Having complete control over HTML sounds great in theory, but it could also mean that you’d have to write a lot more HTML by hand. One of the big selling points of Web Forms is that you can do drag and drop development, using server controls that generate massive amounts of HTML based on the properties you set and the data you bind to the controls.

But MVC has a lot of features built in that make the job of writing HTML and other code simpler and more manageable, while letting you retain control over most of the generated HTML. And when you need complete control, you can bypass the MVC features and write all the beautiful HTML you care to write.

The trick to writing good views in MVC is to keep the view focused on the user interface only. This means that there should be no code that directly reads or writes to a data store, no business rule implementations, nothing that isn’t directly related to interacting with the user. The ideal view should consist of a lot of HTML, maybe some client-side JavaScript (perhaps including Ajax), and a little code that reads data from the model or ViewData for the purpose of displaying data to the user. It might be appropriate to put some logic in a view, but it should only be presentation logic needed to dynamically interact with the
user. Anything else you should rip out and put in the controller or model. Make that your solemn goal.

The purest way to think about views is that the controller hands a model to the view, and the view converts it into something that is presented to the user. We’ve found this way of thinking to be a helpful context for understanding what views do and how to create them, as well as where to implement different kinds of logic.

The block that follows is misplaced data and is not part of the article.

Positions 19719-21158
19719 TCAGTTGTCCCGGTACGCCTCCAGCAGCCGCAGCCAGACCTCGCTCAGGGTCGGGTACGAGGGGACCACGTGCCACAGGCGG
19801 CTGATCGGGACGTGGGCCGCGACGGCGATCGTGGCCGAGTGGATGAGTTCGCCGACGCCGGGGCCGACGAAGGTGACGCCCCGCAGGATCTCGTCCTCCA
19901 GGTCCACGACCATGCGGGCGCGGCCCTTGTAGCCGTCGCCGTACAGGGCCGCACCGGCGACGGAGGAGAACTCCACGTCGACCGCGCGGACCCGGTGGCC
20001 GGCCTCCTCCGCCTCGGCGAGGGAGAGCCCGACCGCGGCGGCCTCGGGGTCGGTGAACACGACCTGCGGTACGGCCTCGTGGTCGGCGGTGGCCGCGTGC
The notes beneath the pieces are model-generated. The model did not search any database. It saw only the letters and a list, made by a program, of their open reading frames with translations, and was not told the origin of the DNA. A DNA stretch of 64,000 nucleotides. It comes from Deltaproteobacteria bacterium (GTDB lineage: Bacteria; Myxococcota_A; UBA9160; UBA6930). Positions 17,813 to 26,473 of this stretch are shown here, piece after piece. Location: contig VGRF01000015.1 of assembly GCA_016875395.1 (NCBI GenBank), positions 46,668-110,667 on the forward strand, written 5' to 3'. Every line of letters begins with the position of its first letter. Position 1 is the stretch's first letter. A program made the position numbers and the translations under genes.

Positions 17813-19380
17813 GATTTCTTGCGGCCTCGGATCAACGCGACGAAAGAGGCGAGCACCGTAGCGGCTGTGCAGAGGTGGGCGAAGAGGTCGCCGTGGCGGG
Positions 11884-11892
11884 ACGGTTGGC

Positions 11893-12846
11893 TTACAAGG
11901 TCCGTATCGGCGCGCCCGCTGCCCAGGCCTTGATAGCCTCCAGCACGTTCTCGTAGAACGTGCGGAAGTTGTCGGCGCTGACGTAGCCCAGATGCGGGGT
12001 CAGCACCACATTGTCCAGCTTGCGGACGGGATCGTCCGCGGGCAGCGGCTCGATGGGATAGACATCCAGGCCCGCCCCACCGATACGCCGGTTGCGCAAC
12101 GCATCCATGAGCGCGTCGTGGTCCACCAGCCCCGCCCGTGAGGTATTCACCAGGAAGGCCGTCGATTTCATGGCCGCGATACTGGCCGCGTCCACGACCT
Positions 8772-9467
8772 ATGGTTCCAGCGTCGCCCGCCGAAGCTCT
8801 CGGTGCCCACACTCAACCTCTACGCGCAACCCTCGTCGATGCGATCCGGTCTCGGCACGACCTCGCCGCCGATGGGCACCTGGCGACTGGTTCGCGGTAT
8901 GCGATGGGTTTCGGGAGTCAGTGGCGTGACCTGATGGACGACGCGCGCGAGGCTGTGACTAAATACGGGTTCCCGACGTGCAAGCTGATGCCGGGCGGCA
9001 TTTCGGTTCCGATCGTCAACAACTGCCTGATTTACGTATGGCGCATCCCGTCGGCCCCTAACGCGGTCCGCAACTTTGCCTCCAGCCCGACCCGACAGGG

In this chapter, you’ll learn about how views work, how you can add dynamic data to the view, how you can bundle and minify files, a little bit about the view engine that makes it all work, and ways to adhere to MVC’s DRY— Don’t Repeat Yourself—principle by creating reusable controls that you can use in multiple views.

Figure below shows a graphic view of the interactions of the components of an MVC application. In order to handle a user request, the controller interacts with the model in whatever way is necessary to respond to the request. The controller then selects a view and passes it whatever data the view requires to generate a page. The view engine then reads the view template and dynamically generates the HTML that is sent to the user.

theroleofview1

In this chapter, you’ll learn some of the many features you can use to build views that provide a robust user interface for your applications. The MVC framework has a rich infrastructure for creating responsive and attractive web sites for your users.
ldn-pledgerwoodThis post is an excerpt from the online courseware for our Introduction to ASP.NET MVC 4.0 course written by expert Phil Ledgerwood.

Phil Ledgerwood has been a software developer for fifteen years. He currently works primarily in .NET technologies producing custom software for organizations of all sizes. He has also done extensive training for those same organizations in both technical and business process topics.

Lists and Libraries in the Object Model – Microsoft SharePoint 2010